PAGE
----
Inside AICD

  • Date:01 Sep 2007
  • Type:CompanyDirectorMagazine
An outline of some of the issues addressed by AICD’s policy department, committees and taskforces over the last month.

Policy Update

Senate Standing Committee Hearing – Private Equity

Recently, AICD presented evidence to the Senate Standing Committee on Economics with CEO Ralph Evans and AICD’s Legal Counsel and Senior Policy Adviser Gabrielle Upton, in attendance. The Senate Committee was conducting its inquiry into Private Equity Investment and its Effects on Capital Markets and the Australian Economy. AICD had also lodged a submission with the Committee in April 2007, available on the AICD website.

One issue raised by AICD was that private equity investment has created the need for directors to be aware of their duties. Potential conflicts of interest can arise for boards and for boards vis-a-vis management in relation to private equity investment, but they are ones that can be managed with appropriate prior planning. Such issues are examined in an AICD paper on directors’ obligations during boom time activity, found on the AICD website. The recently released protocols in Takeovers Panel Guidance Note 19 also provide support (

In short, AICD considers that further regulation is not required as the current law provides adequate guidance on issues of conflict.

AICD has for some time expressed concern more generally about the impact of incremental regulation on public companies. Such regulation includes public reporting and governance requirements which do not apply to private companies. It is often said that this additional regulation and scrutiny makes private companies and private equity investment more attractive vehicles for maximising shareholder return.

AICD pointed out during the hearing that the role and circumstances of a director in private equity are different from those who sit on the boards of public companies. Typically in private equity, the direct representatives of most or even all shareholders sit around the board table, rather than directors who are the agents of shareholders at a distance. They engage closely in the way the company is run, typically devoting far more time to it and getting far more detailed information on its performance than public company directors. They do not have to report to anyone except the providers of the debt. As a consequence, the directors of companies held by private equity are able to make drastic changes to the business that may reduce its earnings in the short-term but add significantly to its value at the liquidity event. Many directors feel the public company has become excessively burdened by regulation and AICD considers that this is a chief source of opportunity for private equity.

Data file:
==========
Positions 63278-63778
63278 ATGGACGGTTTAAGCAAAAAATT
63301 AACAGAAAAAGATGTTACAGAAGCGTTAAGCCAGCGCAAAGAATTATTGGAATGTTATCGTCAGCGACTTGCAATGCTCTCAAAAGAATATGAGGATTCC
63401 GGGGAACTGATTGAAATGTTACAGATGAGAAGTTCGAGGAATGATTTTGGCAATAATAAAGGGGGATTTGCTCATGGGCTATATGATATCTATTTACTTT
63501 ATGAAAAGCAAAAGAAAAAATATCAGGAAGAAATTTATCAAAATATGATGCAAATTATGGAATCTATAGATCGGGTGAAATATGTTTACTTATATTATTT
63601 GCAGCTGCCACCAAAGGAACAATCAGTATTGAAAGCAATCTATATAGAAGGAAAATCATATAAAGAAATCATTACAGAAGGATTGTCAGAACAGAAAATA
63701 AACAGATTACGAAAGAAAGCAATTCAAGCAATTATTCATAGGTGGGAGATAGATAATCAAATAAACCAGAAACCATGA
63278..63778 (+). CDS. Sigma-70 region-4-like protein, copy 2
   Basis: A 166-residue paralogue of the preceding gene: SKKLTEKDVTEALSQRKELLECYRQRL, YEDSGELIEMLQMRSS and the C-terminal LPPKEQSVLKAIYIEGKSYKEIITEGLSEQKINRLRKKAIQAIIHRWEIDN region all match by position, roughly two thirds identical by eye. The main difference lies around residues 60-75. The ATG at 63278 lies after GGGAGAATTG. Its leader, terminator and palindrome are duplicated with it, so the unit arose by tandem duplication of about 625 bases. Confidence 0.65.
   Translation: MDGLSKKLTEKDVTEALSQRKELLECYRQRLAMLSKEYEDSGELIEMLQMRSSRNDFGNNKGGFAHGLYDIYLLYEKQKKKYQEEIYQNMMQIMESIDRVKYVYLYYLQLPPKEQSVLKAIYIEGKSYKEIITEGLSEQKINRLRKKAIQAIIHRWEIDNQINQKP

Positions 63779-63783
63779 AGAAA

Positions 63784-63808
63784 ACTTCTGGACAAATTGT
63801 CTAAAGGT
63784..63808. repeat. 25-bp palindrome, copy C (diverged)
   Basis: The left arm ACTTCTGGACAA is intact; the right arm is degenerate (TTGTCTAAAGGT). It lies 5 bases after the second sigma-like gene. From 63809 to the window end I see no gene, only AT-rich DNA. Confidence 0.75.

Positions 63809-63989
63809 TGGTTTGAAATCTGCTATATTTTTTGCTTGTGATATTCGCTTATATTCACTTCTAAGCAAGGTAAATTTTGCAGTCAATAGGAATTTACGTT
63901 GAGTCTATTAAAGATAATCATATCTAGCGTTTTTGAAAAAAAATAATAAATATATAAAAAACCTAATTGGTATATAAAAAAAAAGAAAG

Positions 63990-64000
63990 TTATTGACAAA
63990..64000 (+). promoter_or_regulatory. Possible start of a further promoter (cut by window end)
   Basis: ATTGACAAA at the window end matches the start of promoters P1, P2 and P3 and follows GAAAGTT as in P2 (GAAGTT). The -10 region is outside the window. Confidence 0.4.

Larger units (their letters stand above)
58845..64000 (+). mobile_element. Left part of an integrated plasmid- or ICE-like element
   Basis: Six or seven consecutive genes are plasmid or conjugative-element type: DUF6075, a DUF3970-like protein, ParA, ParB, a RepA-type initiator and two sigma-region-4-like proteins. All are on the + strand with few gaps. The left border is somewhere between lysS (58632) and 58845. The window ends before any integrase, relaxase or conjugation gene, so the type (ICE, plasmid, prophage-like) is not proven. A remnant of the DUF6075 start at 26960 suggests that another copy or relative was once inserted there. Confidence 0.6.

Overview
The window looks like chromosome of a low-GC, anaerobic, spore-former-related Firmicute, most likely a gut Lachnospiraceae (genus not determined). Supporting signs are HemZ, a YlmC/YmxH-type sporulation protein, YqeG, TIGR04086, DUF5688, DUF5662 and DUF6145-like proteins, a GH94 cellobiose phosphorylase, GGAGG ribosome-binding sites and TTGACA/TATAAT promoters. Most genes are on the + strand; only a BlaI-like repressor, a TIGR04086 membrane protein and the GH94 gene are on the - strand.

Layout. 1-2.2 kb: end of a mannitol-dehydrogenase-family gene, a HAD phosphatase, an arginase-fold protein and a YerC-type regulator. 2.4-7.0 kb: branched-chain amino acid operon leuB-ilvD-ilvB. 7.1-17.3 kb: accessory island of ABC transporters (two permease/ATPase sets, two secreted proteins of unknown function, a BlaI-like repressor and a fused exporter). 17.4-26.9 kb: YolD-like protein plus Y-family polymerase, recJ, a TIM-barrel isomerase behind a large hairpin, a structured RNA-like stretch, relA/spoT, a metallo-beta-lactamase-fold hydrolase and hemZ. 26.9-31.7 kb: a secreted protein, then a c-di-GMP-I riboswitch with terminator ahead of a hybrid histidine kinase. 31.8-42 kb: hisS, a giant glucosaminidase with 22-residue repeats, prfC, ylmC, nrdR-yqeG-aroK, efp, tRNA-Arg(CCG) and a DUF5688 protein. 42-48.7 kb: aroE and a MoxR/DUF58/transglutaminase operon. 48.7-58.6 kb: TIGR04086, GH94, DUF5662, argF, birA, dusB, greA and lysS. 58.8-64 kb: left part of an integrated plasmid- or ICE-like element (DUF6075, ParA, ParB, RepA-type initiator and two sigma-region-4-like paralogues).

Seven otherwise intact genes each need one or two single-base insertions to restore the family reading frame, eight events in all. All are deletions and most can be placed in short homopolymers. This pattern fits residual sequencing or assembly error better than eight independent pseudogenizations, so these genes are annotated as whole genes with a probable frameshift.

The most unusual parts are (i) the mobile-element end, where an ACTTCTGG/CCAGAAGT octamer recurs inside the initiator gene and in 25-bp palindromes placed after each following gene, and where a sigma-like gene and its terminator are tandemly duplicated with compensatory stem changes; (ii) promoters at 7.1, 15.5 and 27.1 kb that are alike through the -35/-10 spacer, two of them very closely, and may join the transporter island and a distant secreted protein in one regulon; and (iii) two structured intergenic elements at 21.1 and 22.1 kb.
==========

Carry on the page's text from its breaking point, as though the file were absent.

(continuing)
Inquiry into shareholder engagement and participation

AICD has been invited to make a written submission to the Parliamentary Joint Committee on Corporations and Financial Services (PJC) inquiry on the engagement and participation of shareholders in the corporate governance of the companies in which they are part-owners.

The Terms of Reference can be found at: In particular the PJC is looking at:

1. Barriers to the effective engagement of all shareholders in the governance of companies;

2. Whether institutional shareholders are adequately engaged, or able to participate, in the relevant corporate affairs of the companies they invest in;

3. Best practice in corporate governance mechanisms;

4. The effectiveness of existing mechanisms for communicating and getting feedback from shareholders;

5. The particular needs of shareholders who may
have limited knowledge of corporate and financial matters; and

6. The need for any legislative or regulatory change.